Fiona Castle and Cathy Brokenshire campaign for lung cancer screening


Two women who lost their non-smoker husbands to lung cancer are campaigning for a national screening programme- regardless of age or risk. 

Fiona Castle, widow of the musician and television presenter Roy Castle, and Cathy Brokenshire, widow of former Northern Ireland Secretary James Brokenshire, spoke to Naga and Charlie on BBC Breakfast.

Cathy’s husband James died of lung cancer last October, while Roy died in 1994. 

Neither had smoked- and now their wives have joined forces and are campaigning through the Roy Castle Lung Cancer Foundation to raise awareness of lung cancer- and the dangers of passive smoking- and pushing for a national screening programme.

Professor David Baldwin, a consultant respiratory physician, explained that the screening is a rapid and painless CT scan which takes 40 seconds. A pilot scheme was launched which has already detected 900 lung cancers, with 77 per cent in the early stage. 

A full screening roll-out would detect 6,500 lung cancers at early stage.  

Fiona Castle, widow of the musician and television presenter Roy Castle, and Cathy Brokenshire, widow of former Northern Ireland Secretary James Brokenshire spoke to Naga and Charlie on BBC Breakfast

Neither had smoked- and now their wives have joined forces and are campaigning through the Roy Castle Lung Cancer Foundation for there to be a national screening programme available to everyone

Neither had smoked- and now their wives have joined forces and are campaigning through the Roy Castle Lung Cancer Foundation for there to be a national screening programme available to everyone 

Cathy explained: ‘Today we are launching a Twitter campaign #NeedToScreen and we are passionate about trying to get national screening.

‘James started the fight for it. Unfortunately he’s not here and I am just happy to pick up the mantle.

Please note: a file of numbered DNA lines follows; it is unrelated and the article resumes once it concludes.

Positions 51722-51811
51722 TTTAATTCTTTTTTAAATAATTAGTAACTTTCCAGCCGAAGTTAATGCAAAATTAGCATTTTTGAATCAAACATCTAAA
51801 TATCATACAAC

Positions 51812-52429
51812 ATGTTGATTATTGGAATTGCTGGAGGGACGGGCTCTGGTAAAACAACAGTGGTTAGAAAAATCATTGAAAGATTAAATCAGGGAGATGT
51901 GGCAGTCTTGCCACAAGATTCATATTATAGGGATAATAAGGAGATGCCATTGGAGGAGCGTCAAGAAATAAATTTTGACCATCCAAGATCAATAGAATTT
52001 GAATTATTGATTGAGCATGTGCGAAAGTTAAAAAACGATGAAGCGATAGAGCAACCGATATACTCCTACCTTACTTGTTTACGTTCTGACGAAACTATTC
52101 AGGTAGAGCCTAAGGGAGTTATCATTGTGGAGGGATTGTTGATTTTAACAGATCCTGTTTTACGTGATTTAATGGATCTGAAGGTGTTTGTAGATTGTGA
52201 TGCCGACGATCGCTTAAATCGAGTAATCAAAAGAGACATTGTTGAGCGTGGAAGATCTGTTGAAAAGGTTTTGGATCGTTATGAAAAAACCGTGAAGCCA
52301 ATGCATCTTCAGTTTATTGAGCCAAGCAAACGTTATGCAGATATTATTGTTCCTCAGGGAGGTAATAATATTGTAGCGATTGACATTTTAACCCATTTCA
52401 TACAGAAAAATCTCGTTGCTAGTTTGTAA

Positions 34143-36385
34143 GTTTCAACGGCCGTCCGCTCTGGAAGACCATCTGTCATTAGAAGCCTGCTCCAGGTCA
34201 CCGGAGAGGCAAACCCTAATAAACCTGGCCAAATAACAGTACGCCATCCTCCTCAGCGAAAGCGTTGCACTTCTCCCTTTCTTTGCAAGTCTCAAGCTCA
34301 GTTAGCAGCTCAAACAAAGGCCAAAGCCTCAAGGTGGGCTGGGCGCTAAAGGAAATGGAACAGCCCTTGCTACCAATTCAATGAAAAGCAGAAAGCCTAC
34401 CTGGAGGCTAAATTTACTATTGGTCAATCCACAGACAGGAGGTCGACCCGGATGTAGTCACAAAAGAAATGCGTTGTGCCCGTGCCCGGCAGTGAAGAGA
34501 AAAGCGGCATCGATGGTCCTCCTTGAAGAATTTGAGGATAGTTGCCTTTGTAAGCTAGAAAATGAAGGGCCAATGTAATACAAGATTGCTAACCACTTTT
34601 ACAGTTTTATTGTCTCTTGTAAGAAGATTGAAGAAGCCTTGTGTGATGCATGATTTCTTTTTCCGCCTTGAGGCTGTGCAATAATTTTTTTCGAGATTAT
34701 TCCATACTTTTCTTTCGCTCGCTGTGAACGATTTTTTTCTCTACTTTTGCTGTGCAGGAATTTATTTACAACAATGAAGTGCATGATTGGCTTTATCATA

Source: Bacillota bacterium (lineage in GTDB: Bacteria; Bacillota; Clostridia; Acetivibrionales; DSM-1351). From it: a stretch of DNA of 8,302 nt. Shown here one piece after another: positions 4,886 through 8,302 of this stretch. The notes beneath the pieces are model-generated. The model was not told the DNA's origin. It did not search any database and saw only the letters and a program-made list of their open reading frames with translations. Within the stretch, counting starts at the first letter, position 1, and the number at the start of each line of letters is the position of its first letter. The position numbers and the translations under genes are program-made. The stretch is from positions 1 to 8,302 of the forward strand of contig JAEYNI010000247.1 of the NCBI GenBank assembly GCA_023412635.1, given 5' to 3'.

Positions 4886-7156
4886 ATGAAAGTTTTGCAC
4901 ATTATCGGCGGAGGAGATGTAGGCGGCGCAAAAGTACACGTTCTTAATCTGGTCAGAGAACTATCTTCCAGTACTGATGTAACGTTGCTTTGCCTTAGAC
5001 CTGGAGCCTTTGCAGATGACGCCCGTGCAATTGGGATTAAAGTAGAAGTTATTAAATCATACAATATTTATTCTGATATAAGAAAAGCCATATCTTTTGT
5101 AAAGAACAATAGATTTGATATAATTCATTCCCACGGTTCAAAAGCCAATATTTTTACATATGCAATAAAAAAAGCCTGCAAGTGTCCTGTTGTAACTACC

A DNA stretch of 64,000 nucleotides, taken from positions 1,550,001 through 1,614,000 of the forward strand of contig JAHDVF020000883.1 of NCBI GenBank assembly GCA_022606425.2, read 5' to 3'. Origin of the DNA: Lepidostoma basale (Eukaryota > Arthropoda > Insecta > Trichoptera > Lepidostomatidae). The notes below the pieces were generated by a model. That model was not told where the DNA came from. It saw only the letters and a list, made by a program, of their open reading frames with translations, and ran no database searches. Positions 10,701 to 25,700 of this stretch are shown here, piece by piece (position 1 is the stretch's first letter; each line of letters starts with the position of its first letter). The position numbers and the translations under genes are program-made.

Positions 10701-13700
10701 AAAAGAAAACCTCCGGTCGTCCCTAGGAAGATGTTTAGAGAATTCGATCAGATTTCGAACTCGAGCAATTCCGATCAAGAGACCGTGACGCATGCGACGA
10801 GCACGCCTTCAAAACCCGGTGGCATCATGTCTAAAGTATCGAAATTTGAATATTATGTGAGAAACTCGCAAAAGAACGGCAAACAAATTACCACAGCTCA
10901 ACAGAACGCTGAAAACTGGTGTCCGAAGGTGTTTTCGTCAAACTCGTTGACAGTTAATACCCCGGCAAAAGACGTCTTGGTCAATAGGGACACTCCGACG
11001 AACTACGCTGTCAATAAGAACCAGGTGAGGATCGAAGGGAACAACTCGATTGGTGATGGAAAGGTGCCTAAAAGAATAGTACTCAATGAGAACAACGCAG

She said that when he was diagnosed it was ‘quite bizarre’ as because James was Northern Ireland Secretary, he had police protection. 

‘It was quite bizarre. We went to the hospital, came out of the consulting rooms and got in the car and could not talk about it as we were with other people.

‘We had to then wait and pick up the children. It was about five or six hours later by the time we were finally alone to have that conversation and talk about it.

‘We were told it was a good prognosis and it was caught early and we were upbeat and you just have to go with it and see what happens,’ she added. 

The film played Roy Castle speaking about his diagnosis and explaining how difficult it was to tell his sons

The film played Roy Castle speaking about his diagnosis and explaining how difficult it was to tell his sons 

MPs held a minute silence for James Brokenshire in parliament after his death- and he was dubbed 'the nicest man in politics'

MPs held a minute silence for James Brokenshire in parliament after his death- and he was dubbed ‘the nicest man in politics’

Unfortunately, the tumour came back during the pandemic, three years later. 

Fiona said that just before Roy died he went on a tour around the country to raise awareness of lung cancer and smoking called the Tour of Hope.

Roy’s cancer journey was publicly shared, with the nation watching him undergo treatment. 

He was the first public figure to reveal his cancer story so openly- and helped to raise thousands of pounds for lung cancer research through his campaigning.

She added that her husband helped to change the conversation around cancer: ‘Nobody knew that lung cancer was to do with smoking in those days. Well they knew it was smoking but not about passive smoking and there was only research being done in America at that time. 

‘They did not believe that Roy did not smoke.’

Fiona and Cathy met for the first time a month ago. Fiona said: ‘We had so much in common that it was lovely even though we are very different in ages.

‘I am old enough to be her mother but just the fact we both had an experience and are both passionate about raising awareness of lung cancer and what we can do to make a difference.’

Fiona and Cathy met for the first time a month ago. They discussed the loneliness and experiences of grief and loss they faced

Fiona and Cathy met for the first time a month ago. They discussed the loneliness and experiences of grief and loss they faced